When including candidate photos on the ballot, photos should be sized to 100 pixels wide x 120 pixels tall. This guarantees the images will have small file sizes and load very fast on the ballot and will appear nicely sized and positioned inside the candidate biography window without pushing the biography itself out of the way requiring the voter to scroll more than necessary. Or worse, scroll horizontally as well as vertically.
Photos which do not match those dimensions are automatically sized to them by the system, but it’s never a good idea to rely on the system to size images. It isn’t aware of a photo’s subject matter and is likely to resize in a way that isn’t desirable. All it knows is it’s been given a file which needs to be 100 pixels wide and 120 pixels tall and it will do whatever is needed in order to make it match those dimensions with no regard to how the photo’s subject is contorted. Therefore, a human should handle this task before loading them into the system.
The task of sizing these images is simple enough for a person who knows how to do it, but it’s also simple enough even for a first-timer. You likely have software already on your computer that’s perfectly adequate for the job. Don’t fear if you’ve never done it, we're not talking about heavy, expert-level photo editing here.
Because software changes over time and this article is intended to live indefinitely, I’ll not provide step-by-step instructions specific to any one piece of software. This article will be future-proofed by mentioning a couple programs that regularly appear on the various flavors of Microsoft Windows that will work, and also how to do it with a Macintosh. If you’re on Windows and have Microsoft Office installed, you may find Microsoft Office Picture Manager already installed. If you don’t have Picture Manager on your machine, you may wish to use a program called Paint. Even with Picture Manager installed, you may find Paint is easier to use anyway. To see if Paint’s on your machine, go to the Start menu, select All Programs, go to Accessories and there it should be. For instructions on how to use Paint to crop and resize images, try submitting something like “crop resize images using paint” into Google to find step-by-step instructions that are current to the date on which you need to perform the task.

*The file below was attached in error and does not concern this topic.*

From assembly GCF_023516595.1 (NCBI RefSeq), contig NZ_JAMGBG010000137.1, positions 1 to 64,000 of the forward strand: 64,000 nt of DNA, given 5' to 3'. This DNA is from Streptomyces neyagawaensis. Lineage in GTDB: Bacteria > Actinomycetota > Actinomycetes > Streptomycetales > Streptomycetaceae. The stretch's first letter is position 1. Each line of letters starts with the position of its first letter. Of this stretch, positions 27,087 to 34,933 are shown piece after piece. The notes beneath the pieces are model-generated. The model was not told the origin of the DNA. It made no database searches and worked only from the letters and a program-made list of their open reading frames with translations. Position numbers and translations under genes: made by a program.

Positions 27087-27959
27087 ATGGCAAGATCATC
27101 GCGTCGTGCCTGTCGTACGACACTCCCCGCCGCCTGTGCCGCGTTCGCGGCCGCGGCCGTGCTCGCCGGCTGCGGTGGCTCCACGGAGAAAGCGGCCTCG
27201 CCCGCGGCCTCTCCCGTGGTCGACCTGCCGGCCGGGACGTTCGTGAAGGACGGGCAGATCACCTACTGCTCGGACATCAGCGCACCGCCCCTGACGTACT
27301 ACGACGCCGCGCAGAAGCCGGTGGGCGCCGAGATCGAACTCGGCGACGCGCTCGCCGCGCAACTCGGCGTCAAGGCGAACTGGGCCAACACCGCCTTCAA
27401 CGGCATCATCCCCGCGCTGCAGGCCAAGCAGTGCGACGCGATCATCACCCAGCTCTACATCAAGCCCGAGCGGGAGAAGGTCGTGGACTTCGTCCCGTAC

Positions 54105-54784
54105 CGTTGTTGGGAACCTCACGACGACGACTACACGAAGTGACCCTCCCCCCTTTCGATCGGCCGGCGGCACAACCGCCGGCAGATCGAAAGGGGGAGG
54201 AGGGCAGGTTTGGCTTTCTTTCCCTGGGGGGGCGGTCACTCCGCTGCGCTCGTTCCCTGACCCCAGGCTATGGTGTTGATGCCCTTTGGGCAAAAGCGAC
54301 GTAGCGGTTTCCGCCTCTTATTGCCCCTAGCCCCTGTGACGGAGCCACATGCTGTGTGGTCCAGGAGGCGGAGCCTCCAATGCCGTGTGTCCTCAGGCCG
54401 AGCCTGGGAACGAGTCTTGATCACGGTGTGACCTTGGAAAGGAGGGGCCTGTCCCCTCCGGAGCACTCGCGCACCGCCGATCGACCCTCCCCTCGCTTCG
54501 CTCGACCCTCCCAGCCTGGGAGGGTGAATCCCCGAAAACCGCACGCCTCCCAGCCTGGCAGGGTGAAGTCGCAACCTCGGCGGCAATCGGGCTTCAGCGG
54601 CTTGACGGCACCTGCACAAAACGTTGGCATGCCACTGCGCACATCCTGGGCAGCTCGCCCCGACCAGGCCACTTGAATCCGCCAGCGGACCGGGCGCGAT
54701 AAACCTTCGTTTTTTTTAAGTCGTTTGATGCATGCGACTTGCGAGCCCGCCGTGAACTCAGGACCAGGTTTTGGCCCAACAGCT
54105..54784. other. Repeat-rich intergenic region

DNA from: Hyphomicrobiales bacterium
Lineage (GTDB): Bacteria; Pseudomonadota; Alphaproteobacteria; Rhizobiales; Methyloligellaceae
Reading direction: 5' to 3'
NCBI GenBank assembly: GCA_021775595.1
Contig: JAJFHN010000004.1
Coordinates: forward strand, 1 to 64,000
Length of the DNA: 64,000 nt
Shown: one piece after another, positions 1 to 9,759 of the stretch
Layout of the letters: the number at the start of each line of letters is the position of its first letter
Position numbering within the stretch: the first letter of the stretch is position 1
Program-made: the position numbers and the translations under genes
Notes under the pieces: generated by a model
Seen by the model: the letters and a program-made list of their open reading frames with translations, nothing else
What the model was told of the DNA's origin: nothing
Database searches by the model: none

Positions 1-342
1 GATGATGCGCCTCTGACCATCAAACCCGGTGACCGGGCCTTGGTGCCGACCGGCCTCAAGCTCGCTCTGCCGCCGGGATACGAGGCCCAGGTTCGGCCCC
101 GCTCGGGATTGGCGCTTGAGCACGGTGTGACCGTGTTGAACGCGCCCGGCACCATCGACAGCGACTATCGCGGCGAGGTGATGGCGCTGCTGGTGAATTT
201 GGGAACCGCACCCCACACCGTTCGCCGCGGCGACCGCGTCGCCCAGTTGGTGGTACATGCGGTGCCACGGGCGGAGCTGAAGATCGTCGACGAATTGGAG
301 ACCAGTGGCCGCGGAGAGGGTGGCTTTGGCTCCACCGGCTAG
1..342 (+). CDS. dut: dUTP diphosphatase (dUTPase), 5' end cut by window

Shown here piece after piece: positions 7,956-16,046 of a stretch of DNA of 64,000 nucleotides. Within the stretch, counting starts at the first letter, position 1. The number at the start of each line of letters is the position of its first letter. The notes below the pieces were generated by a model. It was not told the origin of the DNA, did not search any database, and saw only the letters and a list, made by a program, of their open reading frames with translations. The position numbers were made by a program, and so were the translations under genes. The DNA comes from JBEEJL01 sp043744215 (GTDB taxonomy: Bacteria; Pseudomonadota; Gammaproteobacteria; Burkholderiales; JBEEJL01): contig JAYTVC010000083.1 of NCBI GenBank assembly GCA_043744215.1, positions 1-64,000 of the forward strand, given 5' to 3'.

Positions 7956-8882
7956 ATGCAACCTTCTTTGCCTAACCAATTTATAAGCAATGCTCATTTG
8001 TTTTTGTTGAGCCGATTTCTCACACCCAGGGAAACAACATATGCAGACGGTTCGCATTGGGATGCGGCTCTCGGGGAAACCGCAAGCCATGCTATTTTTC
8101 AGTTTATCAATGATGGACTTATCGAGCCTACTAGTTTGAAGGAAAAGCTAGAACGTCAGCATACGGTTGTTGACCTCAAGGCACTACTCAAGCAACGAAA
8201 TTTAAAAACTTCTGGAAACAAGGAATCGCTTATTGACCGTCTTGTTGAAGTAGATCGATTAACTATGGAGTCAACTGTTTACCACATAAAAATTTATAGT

For Macintosh users, Preview works to crop and resize images. Again, just submit to Google something like “crop resize images preview macintosh” for instructions.
Regardless of operating system or program used, there are a couple best practices to always keep in mind. Crop photos to be just a head shot. In other words, if working with a photo that shows the candidate head to toe, or even head to waist, it’s probably best to crop just to show the head down to below the shoulders. 100x120 just isn’t enough space for more than that. The sample ballot on this web site is a perfect example of how to crop images. Secondly, photos should always be saved as .jpg images. When you go to save the image, you may see other options like .png or .gif. Saving images in those format would be wrong, and they must be saved as .jpg images.